There are no existing status designations. The only known extant Canadian colony is within a provincial park where habitat is protected from development.
The Committee on the Status of Endangered Wildlife in Canada (COSEWIC) was created in 1977 as a result of a recommendation at the Federal-Provincial Wildlife Conference held in 1976. It arose from the need for a single, official, scientifically sound, national listing of wildlife species at risk. In 1978, COSEWIC designated its first species and produced its first list of Canadian species at risk. Species designated at meetings of the full committee are added to the list. On June 5, 2003, the Species at Risk Act (SARA) was proclaimed. SARA establishes COSEWIC as an advisory body ensuring that species will continue to be assessed under a rigorous and independent scientific process.
The Committee on the Status of Endangered Wildlife in Canada (COSEWIC) assesses the national status of wild species, subspecies, varieties, or other designatable units that are considered to be at risk in Canada. Designations are made on native species for the following taxonomic groups: mammals, birds, reptiles, amphibians, fishes, arthropods, molluscs, vascular plants, mosses, and lichens.
COSEWIC comprises members from each provincial and territorial government wildlife agency, four federal agencies (Canadian Wildlife Service, Parks Canada Agency, Department of Fisheries and Oceans, and the Federal Biodiversity Information Partnership, chaired by the Canadian Museum of Nature), three non-government members and the co-chairs of the species specialist and the Aboriginal Traditional Knowledge subcommittees. The Committee meets to consider status reports on candidate species.
Definitions (november 2004)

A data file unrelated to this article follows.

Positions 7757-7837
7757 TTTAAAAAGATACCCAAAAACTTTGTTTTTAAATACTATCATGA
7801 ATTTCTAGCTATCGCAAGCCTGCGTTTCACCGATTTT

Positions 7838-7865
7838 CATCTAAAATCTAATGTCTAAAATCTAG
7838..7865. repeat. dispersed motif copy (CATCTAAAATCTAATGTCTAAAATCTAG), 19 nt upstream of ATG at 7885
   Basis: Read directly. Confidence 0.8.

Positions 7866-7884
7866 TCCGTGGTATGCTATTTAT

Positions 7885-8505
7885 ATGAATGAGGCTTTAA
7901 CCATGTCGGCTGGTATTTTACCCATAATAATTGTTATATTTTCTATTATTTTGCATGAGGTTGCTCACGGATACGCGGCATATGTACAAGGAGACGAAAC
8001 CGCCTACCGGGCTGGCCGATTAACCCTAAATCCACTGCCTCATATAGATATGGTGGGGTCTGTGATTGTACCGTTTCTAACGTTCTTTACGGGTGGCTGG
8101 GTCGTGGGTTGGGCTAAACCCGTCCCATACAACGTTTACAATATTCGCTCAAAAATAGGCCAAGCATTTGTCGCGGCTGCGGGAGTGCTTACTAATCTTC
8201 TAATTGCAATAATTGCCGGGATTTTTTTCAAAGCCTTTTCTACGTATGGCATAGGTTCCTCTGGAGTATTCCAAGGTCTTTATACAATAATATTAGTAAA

- Wildlife Species
- A species, subspecies, variety, or geographically or genetically distinct population of animal, plant or other organism, other than a bacterium or virus, that is wild by nature and it is either native to Canada or has extended its range into Canada without human intervention and has been present in Canada for at least 50 years.
- Extinct (X)
- A wildlife species that no longer exists.
- Extirpated (XT)
- A wildlife species no longer existing in the wild in Canada, but occurring elsewhere.
- Endangered (E)
- A wildlife species facing imminent extirpation or extinction.
- Threatened (T)
- A wildlife species likely to become endangered if limiting factors are not reversed.
- Special Concern (SC)*
- A wildlife species that may become a threatened or an endangered species because of a combination of biological characteristics and identified threats.
- Not at Risk (NAR)**
- A wildlife species that has been evaluated and found to be not at risk of extinction given the current circumstances.
- Data Deficient (DD)***
- A wildlife species for which there is inadequate information to make a direct, or indirect, assessment of its risk of extinction.
* Formerly described as “Vulnerable” from 1990 to 1999, or “Rare” prior to 1990.
** Formerly described as “Not In Any Category”, or “No Designation Required.
*** Formerly described as “Indeterminate” from 1994 to 1999 or “ISIBD” (insufficient scientific information on which to base a designation) prior to 1994.
The Canadian Wildlife Service, Environment Canada, provides full administrative and financial support to the COSEWIC Secretariat.
- Date Modified: